“MI2 helicopters are ex military helicopters and you and everybody in Liberia know that those helicopters came here and were used by both the police and the special security service and on some instances when there was emergency even the UN used those helicopters to transport sick people from up country because at that time the UN presence was not here.

“So basically there were two things: that I ordered the payment of the six hundred and twenty seven thousand dollar, that’s what they said “he was involved in the purchase of arms” there was no purchase of arms. It was the two helicopters. But I got instruction from the Finance Minister that the President has instructed that I order the money transfer. I wrote my Comptroller and I said by directive of the President through the Finance Ministry you are hereby instructed to instruct our agent [maritime] to pay. I was never accused for financial impropriety, never by the government, never by the international community or anybody. I have never been accused for financial impropriety.

Urey indicated that Liberia has made considerable progress relative to peace and democracy sustainability but more was required and implored Liberians to move ahead and protect the peace given the number of sacrifices and pains they have endured over the years for the full democratization and development of the country.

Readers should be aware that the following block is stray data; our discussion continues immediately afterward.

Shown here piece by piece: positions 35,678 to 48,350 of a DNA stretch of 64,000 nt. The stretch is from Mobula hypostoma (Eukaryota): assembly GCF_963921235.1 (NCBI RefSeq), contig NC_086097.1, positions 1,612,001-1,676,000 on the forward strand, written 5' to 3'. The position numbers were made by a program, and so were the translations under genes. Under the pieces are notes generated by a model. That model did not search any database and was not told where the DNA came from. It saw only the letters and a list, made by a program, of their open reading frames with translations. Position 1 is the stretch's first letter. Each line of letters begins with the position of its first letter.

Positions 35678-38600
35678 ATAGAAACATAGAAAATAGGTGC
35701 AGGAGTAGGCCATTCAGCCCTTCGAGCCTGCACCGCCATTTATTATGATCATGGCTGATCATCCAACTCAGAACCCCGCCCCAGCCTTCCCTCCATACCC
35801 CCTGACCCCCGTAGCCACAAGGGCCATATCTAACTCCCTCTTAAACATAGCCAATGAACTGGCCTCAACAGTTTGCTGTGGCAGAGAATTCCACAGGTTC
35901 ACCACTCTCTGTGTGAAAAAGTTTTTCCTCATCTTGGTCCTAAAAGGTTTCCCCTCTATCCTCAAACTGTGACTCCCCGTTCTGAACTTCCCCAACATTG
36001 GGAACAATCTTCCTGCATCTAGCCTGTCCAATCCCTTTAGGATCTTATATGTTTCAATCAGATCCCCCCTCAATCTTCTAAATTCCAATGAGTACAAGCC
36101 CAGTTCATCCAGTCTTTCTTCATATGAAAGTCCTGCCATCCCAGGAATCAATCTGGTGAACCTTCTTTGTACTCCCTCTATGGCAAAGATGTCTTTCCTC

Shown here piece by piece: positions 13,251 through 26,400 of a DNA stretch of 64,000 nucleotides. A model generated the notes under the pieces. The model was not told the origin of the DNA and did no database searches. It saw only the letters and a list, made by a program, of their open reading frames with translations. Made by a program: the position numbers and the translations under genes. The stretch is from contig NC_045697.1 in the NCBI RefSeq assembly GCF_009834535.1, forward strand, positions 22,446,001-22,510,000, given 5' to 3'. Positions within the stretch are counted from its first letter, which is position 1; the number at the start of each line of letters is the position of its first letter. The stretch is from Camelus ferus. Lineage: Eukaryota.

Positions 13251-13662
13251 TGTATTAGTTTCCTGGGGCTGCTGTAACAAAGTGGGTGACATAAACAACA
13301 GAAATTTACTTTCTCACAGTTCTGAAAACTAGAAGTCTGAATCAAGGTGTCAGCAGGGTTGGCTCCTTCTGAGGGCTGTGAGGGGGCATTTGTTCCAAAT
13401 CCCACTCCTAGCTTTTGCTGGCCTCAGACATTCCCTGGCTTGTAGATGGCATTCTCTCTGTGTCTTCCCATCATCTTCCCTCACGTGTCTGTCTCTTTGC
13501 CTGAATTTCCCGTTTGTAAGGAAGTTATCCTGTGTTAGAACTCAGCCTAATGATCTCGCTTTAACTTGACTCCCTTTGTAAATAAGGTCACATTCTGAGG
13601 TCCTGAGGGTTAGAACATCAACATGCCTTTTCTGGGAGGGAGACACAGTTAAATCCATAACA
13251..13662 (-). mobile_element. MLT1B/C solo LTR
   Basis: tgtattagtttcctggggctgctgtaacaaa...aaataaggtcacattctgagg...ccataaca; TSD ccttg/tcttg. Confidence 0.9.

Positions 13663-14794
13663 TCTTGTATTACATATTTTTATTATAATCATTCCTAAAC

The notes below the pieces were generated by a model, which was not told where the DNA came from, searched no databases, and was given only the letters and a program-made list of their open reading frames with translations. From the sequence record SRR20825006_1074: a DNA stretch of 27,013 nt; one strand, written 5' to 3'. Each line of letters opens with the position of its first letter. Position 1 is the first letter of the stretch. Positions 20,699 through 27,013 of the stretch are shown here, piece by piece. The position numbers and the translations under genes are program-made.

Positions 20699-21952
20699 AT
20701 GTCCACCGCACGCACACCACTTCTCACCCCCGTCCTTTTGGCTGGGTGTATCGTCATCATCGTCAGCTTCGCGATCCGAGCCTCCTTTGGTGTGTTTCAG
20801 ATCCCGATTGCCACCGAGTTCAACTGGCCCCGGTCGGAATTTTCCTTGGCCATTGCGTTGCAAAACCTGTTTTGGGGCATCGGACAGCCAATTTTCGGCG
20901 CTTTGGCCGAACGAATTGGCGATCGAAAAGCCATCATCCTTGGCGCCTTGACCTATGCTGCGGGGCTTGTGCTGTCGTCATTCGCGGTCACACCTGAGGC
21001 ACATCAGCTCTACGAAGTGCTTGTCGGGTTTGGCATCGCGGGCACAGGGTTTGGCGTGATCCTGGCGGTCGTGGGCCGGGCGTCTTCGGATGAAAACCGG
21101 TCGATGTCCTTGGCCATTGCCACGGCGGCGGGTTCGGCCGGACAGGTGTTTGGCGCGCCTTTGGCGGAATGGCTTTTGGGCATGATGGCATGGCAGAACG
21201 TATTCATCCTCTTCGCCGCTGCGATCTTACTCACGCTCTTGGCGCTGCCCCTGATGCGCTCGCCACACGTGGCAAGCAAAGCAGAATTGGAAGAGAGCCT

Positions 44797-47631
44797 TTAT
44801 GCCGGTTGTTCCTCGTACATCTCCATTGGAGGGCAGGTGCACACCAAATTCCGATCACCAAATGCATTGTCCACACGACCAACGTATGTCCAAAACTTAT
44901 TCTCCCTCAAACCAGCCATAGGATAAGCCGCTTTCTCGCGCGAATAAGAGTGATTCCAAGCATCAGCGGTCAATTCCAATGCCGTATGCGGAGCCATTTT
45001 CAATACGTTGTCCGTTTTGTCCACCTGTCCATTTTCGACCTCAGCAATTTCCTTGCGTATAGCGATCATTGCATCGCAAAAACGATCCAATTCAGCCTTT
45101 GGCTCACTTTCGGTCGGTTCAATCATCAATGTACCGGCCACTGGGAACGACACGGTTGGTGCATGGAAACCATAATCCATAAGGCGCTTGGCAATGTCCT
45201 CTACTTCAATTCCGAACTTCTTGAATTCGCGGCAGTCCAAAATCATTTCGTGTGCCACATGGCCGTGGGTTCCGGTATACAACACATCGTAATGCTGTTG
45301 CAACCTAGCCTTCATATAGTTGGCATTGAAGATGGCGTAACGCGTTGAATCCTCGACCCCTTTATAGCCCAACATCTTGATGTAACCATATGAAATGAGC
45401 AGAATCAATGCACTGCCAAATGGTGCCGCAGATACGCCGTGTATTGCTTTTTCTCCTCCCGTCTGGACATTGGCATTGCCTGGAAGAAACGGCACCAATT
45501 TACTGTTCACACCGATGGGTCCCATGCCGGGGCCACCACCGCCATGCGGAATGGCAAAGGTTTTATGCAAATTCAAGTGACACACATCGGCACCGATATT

Socio economic conditions in the West African nation he declared is ‘extremely appalling’ and urged President Ellen Johnson-Sirleaf to take more proactive steps to arrest the situation for the betterment of Liberians. With respect to corruption he said the country has lost its sovereignty to the menace and blamed it on all Liberians but pointed out the President as one who bears the greatest responsibility.